Things I Never Knew and Things I Wish I Didn’t…

I am the daughter of the original master storyteller. My birthfather couldn’t go to the store, as my mother would say, without having met the Queen of Sheba. And been awarded a medal for it. Seriously, the man could spin a tale out of nothing and often did. If you asked him a question you never received the same answer twice.

Now, that can be entertaining, but makes it incredibly hard to track down real information about your own family history. You see, I am the last leaf on the tree for two branches of the family. I was unable to have children of my own, and my aunts (on my maternal side, there are none on the paternal side) chose not to have kids. So…for the Ruffolo side, the oldest daughter’s line ends with me. That’s not a big deal, great-Uncle Ralphie’s clan numbers in the hundreds at this point, so no worries.

On my father’s side, things are about the same. My birthfather (I say that ’cause I had an amazing “Dad” in my stepfather, and an equally good guy in stepfather #2 who got me as a late teen) was an only child (despite his telling you he was a twin—he was not). They (my mother and he) only had me.

I’m it. The end.

My birthfather, Chip, passed away 16 months ago and his wonderful wife Patti has been diligently going through the acres and acres of items he had in his collection of “important things.” I had asked him for years to at least identify the faces in the photos that hung on the walls (and God help us, there are hundreds). He’d casually whip out names but never did write them on the back. I’m left to piece together what I can from the photos.

Being from a looooooong line of military folks, it’s been relatively easy to identify the men. They have nametags on! Amongst the pile of items opened today in the latest shipment were two shadowboxed displays of medals. Thankfully one box also had an accompanying photo with the man, my great grandfather Colonel Oliver Prescott Robinson (I love his name) in his US Army Class-A’s wearing most of the medals in one box.

I noticed one medal missing from the display and, after comparing it to his photo, realized it was the one hung ’round his neck. Now, there are not many that are made/designed/designated for neck adornment, so I embarked upon a hunt. Knowing he was stationed in the Philippines, France, and Russia, I began there (having ruled out the US medals).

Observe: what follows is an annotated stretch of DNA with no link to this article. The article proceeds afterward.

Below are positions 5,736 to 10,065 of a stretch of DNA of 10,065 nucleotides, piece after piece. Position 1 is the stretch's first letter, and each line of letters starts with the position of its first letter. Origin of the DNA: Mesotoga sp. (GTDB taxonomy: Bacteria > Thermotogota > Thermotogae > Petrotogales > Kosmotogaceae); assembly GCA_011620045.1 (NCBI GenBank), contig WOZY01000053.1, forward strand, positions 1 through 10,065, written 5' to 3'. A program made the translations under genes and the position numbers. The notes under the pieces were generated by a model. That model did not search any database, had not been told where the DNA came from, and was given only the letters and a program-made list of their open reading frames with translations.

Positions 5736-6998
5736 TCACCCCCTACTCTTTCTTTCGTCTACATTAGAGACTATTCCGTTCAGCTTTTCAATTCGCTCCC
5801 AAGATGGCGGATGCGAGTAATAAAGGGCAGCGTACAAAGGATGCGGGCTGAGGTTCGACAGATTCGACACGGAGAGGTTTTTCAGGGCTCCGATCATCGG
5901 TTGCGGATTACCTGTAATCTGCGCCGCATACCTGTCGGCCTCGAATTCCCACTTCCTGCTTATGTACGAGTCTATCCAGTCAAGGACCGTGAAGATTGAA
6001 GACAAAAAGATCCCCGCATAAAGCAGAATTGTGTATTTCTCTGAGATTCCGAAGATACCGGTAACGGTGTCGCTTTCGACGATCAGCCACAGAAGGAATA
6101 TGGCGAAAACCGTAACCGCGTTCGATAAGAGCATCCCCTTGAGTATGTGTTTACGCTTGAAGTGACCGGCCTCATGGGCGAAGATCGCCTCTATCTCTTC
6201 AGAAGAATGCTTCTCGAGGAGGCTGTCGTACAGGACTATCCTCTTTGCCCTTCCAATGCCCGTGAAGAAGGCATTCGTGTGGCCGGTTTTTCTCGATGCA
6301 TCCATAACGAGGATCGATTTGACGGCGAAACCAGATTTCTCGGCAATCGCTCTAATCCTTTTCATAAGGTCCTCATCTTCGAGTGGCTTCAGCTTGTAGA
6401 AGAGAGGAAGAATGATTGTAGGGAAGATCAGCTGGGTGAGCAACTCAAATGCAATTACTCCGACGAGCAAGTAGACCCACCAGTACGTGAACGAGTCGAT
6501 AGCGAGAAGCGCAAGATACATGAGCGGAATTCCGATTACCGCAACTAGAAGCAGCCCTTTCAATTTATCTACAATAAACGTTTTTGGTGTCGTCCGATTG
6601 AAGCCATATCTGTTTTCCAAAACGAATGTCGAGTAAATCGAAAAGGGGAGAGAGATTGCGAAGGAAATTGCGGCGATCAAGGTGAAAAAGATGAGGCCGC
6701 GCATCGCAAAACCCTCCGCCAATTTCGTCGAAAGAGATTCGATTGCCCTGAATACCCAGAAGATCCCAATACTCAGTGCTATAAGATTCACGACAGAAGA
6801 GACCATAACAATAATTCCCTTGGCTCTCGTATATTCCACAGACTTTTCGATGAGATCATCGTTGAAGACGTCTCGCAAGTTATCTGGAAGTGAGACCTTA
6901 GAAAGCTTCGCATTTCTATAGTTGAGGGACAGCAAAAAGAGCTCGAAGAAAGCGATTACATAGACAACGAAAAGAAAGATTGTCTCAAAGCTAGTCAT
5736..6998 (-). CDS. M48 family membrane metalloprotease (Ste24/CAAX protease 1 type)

The medal around his neck looks like this:

After an hour or so online I was completely stumped. Couldn’t find any image resembling that medal anywhere online. Then I played with the keywords and voila! Found it!

It’s Japanese! It’s the Order of the Sacred Treasure, 3rd Class (I determined the class as best as I was able by size references on the websites and by peering intently at the photo).

Who’da thunk it?

Per several websites:

ORDER OF THE SACRED TREASURE, 3RD CLASS. The Order of the Sacred Treasure (“Zuihosho”), established in January of 1888, was awarded to either military or civilian personnel for long and distinguished service.

Seriously, who knew?

The other shadow box belongs, I believe, to my Grandfather Gordon, my paternal grandmother’s father, another career military man. That shadowbox was done really well and I have been unable to peek at the name on the back of the purple heart (with bronze cluster) to determine just who’s it is.

There’s a Bronze Star in there too. That is awarded for:

While serving in any capacity in or with the Army of the United States after 6 December 1941, distinguished himself or herself by heroic or meritorious achievement or service, not involving participation in aerial flight, in connection with military operations against an armed enemy; or while participating in aerial flight prior to the establishment of the Air Force as separate from the army; or while engaged in military operations involving conflict with an opposing armed force in which the United States is not a belligerent party.

:::sigh:::

I sure wish I knew more.

I also wish I had more of my Grandpa’s history. For years when he would start to tell a story, Grandma would say, “Oh, Jim, everybody’s heard it all before.” And he’d stop.

I regret that I never said, “I haven’t,” and asked him to tell them to me. On tape.

So. Back to the beginning. I’ll never understand my birthfather’s need to fabricate stories. He’d been around the world, crossed the equator, been to the South Pole, been to McMurdo (I have photos to prove it) and had parents and grandparents who had also done amazing things.

Why not tell those stories?

I hope to, someday.

Tonight: writing and reading.

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One Comment on “Things I Never Knew and Things I Wish I Didn’t…”

  1. Tam says:

    The apple didn’t fall too far from the tree. You’re an excellent storyteller yourself and one day you’ll be credited on celluloid for it.

    It’s amazing that at certain points in our lives we crave that family history. Usually after its too late. My condolances on the loss of your father.